Tip No. 1: Create a Twitter handle that articulates your value. This may simply mean using your name, particularly if your personal brand and unique value are highly connected to your name. So, @JaneDDoe may just be the perfect draw to brand you. However, if your brand is better exuded through a descriptive representation of what you do, whom you serve, how you serve, and so forth, then consider drawing a visual word picture. The challenge: Creating this handle to represent your brand in just a 15-character limit. But you can meet that challenge. It just takes thought and brainstorming.
Check out these eight examples of personally branded, value-focused and/or descriptive Twitter handles to get your juices flowing:
1. Showing your unique value: @WorkIntegrity (A career transition consultant with integrity)
2. Showing what you do: @bizshrink (A leadership psychologist who grows psychologically savvy leaders)
3. Describing how you help others: @AuntieStress (She undresses your stress by getting to the heart of the cause)
4. Using your name brand: @lizadonnelly (A New York-based cartoonist and writer)
5. Creating a hybrid handle: @RedBaronUSA (A turnaround management and growth strategy expert who uses a company name, RedBaron, and first name, Baron, in the handle)
6. Describing what you do while concurrently using your company name: @Brainzooming (Strategy, innovation, creativity, and social media ideas)
7. Incorporating your name brand plus credential (niche area of focus): @tracystewartcpa (A CPA PFS CFF CFP CDFA, collaborative neutral financial advisor)
8. Emphasizing your personal brand tagline: @ValueIntoWords (A certified master resume writer translating value into words. @Glassdoor career and workplace expert)
Tip No. 2: Follow a couple dozen people and begin sharing their content. This can start as simply as researching four or five of your favorite colleagues on Twitter and then following them. Tag along a few of the people they follow. Read through their tweets. Select a resonating tweet and share it using the "retweet" button. Or, better yet, create a personal introduction to the tweet and customize your share.
You can do this by copying/pasting the original tweet into a new tweet window and then typing in additional, value-add language to introduce the tweet. This will test your writing precision and editing skills because you likely will need to trim the original tweet (without changing the meaning), and have to create a brief, three- or four-word value-add remark, all while fitting into the 140-character limitations.
The following is an example of a tailored retweet of a blog post where the poster pulled out the takeaway message that she found most compelling.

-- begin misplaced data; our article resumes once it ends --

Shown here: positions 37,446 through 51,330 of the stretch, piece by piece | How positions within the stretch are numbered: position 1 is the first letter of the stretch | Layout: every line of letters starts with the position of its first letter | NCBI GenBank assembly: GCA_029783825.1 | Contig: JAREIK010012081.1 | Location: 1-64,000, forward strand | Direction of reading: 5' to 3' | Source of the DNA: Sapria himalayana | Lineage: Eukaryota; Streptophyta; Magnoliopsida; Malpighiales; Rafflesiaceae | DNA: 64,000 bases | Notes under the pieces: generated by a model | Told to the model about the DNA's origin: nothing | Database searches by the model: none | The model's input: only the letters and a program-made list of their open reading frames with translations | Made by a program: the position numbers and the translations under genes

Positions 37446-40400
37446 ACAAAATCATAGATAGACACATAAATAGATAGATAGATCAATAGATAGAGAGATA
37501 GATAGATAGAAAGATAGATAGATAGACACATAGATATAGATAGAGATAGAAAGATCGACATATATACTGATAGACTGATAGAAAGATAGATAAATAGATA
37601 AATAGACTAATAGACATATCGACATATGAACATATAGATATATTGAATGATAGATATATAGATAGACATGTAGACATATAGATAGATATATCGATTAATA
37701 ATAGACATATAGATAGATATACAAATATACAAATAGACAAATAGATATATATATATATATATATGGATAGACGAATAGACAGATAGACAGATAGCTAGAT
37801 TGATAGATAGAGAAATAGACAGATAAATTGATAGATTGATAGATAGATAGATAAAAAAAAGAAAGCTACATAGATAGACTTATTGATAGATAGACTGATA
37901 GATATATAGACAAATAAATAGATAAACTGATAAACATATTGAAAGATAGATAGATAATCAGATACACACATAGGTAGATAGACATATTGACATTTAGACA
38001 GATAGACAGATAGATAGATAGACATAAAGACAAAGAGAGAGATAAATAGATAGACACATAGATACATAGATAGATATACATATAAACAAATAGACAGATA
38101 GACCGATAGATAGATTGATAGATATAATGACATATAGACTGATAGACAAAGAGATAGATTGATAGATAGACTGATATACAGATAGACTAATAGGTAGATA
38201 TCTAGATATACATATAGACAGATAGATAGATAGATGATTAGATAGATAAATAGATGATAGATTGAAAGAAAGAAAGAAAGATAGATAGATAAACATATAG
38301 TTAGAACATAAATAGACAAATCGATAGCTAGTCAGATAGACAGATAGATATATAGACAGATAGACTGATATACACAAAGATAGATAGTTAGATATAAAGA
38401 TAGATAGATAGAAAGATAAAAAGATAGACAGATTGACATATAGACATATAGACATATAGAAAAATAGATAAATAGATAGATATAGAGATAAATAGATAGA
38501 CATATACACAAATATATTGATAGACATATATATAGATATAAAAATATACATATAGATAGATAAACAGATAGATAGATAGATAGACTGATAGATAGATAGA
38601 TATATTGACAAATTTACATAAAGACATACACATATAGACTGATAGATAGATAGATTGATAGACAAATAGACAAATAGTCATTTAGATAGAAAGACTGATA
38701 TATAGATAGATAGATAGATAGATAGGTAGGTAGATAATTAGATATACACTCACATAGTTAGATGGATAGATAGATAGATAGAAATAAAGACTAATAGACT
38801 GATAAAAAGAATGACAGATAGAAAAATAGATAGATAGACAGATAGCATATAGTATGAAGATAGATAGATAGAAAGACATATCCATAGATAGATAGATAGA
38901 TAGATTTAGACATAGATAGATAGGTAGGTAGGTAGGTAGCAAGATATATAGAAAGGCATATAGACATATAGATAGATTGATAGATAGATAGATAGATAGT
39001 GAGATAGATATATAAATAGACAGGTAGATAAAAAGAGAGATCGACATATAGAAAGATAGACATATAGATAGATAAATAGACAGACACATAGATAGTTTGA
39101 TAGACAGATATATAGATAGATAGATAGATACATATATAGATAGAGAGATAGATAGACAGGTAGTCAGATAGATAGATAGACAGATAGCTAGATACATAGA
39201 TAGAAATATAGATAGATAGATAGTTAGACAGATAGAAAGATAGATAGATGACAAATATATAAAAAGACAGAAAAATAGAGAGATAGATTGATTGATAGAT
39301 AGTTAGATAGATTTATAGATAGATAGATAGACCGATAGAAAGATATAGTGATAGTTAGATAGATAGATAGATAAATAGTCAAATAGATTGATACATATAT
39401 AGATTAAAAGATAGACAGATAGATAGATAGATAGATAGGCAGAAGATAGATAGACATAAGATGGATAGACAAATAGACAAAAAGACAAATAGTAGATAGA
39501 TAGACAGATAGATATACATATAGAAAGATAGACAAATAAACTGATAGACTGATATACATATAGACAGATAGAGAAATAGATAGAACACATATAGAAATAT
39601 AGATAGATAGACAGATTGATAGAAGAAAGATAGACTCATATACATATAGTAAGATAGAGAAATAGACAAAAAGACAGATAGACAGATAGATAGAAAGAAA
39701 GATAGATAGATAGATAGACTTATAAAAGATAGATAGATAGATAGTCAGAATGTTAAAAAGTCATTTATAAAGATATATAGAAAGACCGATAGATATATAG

Example of original tweet: "4 tips for better negotiations http://www.stumbleupon.com/to/s/73xwDS"
Example of tailored retweet: "'Watch where you set your anchor' + 3 more tips for better negotiations: http://bit.ly/VtqfOr by @twilli2861"
Tip No. 3. Tweet your own content. Once you get the hang of tweeting, consider developing your own original tweets. If you author a blog or guest post on other blogs, then it would be natural to share that content. If this isn't the case, then create 140-character tips that apply to your area of expertise. So, for example, if you are a sales professional, you may want to prepare a sales tip to help your followers sell better, or you could share one thing not to do when trying to close a deal. In other words, consider what's in it for the follower before composing a tweet, then offer practical advice they can immediately implement.
While Twitter can be a noisy playground with lots of equipment with which to experiment; e.g., TweetDeck, HootSuite, hashtags, Twitter chats, and such, don't let that bog you down. Instead, target in on one area of that playground and start swinging. Let your legs fly, throw your head back. At the same time, play safely and courteously. You will find yourself exhilarated and playful, at the same time, growing your career muscle in communication and collaboration.
Jacqui Barrett-Poindexter is a Glassdoor career and workplace expert, chief career writer and partner with CareerTrend, and is one of only 28 Master Resume Writers (MRW) globally. Jacqui and her husband, "Sailor Rob," host a lively careers-focused blog at http://careertrend.net/blog. Jacqui is a power Twitter user (@ValueIntoWords), listed on several "Best People to Follow" lists for job seekers.